#define CAT(a,b) a##b #define ECHO(…) __VA_ARGS__

// IMPL1 and IMPL2 are macros implementation details #define IMPL1(prefix,value) do_thing_one( prefix, value) #define IMPL2(prefix,value) do_thing_two( prefix, value)

#define CALL(macroName, args) macroName args #define DO_THING_FIXED(a,b) CALL( CAT(IMPL, a), ECHO(( “Hello”,b)))

DO_THING_FIXED(1, “World”); // macro expanded to: // do_thing_one( “Hello”, “World”);

What’s next…

The preprocessor overhaul is not yet complete; we will continue to make changes under the experimental mode and fix bugs from early adopters.

  • Some preprocessor directive logic needs completion rather than falling back to the traditional behavior
  • Support for _Pragma
  • C++20 features
  • Additional diagnostic improvements
  • New switches to control the output under /E and /P
  • Boost blocking bug
    • Logical operators in preprocessor constant expressions are not fully implemented in the new preprocessor so on #if directives the new preprocessor can fall back to the traditional preprocessor. This is only noticeable when macros not compatible with the traditional preprocessor are expanded, which can be the case when building boost preprocessor slots.

In closing

We’d love for you to download Visual Studio 2017 version 15.8 preview and try out all the new experimental features. As always, we welcome your feedback. We can be reached via the comments below or via email ( If you encounter other problems with MSVC in Visual Studio 2017 please let us know through Help > Report A Problem in the product, or via Developer Community. Let us know your suggestions through UserVoice. You can also find us on Twitter (@VisualC) and Facebook (msftvisualcpp).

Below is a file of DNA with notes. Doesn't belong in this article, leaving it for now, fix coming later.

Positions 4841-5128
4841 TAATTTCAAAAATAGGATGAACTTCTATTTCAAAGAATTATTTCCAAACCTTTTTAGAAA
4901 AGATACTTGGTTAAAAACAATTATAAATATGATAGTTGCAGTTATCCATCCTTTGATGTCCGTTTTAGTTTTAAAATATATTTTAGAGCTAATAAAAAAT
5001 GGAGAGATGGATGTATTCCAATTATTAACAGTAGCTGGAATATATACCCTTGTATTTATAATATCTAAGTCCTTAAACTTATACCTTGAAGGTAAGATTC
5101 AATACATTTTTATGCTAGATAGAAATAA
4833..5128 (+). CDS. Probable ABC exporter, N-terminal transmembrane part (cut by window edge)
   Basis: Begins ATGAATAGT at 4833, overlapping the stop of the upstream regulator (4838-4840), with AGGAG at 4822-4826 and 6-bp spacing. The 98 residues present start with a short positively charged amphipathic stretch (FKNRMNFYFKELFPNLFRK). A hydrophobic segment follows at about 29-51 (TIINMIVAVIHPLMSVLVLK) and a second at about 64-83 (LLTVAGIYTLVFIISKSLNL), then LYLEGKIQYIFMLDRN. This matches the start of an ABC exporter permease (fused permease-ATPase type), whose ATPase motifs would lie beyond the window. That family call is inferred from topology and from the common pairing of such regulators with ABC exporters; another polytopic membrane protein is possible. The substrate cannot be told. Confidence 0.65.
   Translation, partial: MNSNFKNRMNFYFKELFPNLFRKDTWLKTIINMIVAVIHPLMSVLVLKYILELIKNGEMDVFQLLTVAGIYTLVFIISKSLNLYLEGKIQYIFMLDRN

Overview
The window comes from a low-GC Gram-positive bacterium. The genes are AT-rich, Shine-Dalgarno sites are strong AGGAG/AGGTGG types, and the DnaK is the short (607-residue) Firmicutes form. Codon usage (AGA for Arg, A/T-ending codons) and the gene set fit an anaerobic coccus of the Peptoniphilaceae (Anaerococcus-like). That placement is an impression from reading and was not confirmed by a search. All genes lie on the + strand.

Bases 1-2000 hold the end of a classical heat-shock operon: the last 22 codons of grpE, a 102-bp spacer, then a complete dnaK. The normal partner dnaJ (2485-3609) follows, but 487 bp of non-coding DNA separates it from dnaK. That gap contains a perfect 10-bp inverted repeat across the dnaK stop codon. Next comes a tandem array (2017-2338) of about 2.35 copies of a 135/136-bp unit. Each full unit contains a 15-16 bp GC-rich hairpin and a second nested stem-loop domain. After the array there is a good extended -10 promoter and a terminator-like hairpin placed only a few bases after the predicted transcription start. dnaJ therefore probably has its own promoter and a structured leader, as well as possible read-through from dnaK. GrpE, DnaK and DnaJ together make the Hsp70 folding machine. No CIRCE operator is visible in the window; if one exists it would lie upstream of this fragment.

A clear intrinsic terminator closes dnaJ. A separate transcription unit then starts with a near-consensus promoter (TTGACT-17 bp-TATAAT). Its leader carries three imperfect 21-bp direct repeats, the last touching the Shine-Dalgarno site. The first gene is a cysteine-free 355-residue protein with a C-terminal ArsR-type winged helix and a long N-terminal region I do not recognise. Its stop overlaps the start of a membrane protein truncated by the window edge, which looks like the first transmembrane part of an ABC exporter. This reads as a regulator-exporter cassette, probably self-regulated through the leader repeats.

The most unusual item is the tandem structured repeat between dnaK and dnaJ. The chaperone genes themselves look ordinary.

Thank you,

Phil Christensen, Ulzii Luvsanbat

1 comment

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  • Edward Diener 2

    It is now over 15 months since this blog and you still can not produce a standard C++ compliant preprocessor. Any reasons why ? I am the maintainer and a contributor to the Boost preprocessor library, as well as the author and maintainer of the Boost VMD library, and my tests of your experimental preprocessor, which is not even documented in Visual Studio 2019 BTW, shows that your experimental preprocessor is still not C++ standards compliant. How hard can this be, especially as Boost itself already has a fully compliant C++ standard preprocessor in its wave library ?